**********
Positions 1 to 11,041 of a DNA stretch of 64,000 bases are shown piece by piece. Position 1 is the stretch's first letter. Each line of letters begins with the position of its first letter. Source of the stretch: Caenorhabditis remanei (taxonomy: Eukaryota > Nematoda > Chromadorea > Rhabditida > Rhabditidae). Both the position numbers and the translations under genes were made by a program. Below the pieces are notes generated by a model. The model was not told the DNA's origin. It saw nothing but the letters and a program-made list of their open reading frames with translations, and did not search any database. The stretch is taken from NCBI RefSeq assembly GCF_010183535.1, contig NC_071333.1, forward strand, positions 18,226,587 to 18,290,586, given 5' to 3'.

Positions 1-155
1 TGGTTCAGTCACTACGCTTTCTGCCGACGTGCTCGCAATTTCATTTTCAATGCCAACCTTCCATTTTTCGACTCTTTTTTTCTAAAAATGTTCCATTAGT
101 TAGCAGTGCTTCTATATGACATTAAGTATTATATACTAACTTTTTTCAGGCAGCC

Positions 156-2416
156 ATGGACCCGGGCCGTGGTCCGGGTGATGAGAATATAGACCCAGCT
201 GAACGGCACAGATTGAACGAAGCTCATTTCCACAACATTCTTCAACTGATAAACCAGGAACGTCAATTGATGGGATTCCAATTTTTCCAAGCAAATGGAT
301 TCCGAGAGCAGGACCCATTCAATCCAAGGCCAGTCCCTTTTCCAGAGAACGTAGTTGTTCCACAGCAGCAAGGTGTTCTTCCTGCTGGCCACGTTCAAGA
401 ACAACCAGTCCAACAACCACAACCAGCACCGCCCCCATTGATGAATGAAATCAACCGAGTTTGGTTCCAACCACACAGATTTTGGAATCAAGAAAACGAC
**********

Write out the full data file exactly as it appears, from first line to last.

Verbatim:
Positions 1 to 11,041 of a DNA stretch of 64,000 bases are shown piece by piece. Position 1 is the stretch's first letter. Each line of letters begins with the position of its first letter. Source of the stretch: Caenorhabditis remanei (taxonomy: Eukaryota > Nematoda > Chromadorea > Rhabditida > Rhabditidae). Both the position numbers and the translations under genes were made by a program. Below the pieces are notes generated by a model. The model was not told the DNA's origin. It saw nothing but the letters and a program-made list of their open reading frames with translations, and did not search any database. The stretch is taken from NCBI RefSeq assembly GCF_010183535.1, contig NC_071333.1, forward strand, positions 18,226,587 to 18,290,586, given 5' to 3'.

Positions 1-155
1 TGGTTCAGTCACTACGCTTTCTGCCGACGTGCTCGCAATTTCATTTTCAATGCCAACCTTCCATTTTTCGACTCTTTTTTTCTAAAAATGTTCCATTAGT
101 TAGCAGTGCTTCTATATGACATTAAGTATTATATACTAACTTTTTTCAGGCAGCC

Positions 156-2416
156 ATGGACCCGGGCCGTGGTCCGGGTGATGAGAATATAGACCCAGCT
201 GAACGGCACAGATTGAACGAAGCTCATTTCCACAACATTCTTCAACTGATAAACCAGGAACGTCAATTGATGGGATTCCAATTTTTCCAAGCAAATGGAT
301 TCCGAGAGCAGGACCCATTCAATCCAAGGCCAGTCCCTTTTCCAGAGAACGTAGTTGTTCCACAGCAGCAAGGTGTTCTTCCTGCTGGCCACGTTCAAGA
401 ACAACCAGTCCAACAACCACAACCAGCACCGCCCCCATTGATGAATGAAATCAACCGAGTTTGGTTCCAACCACACAGATTTTGGAATCAAGAAAACGAC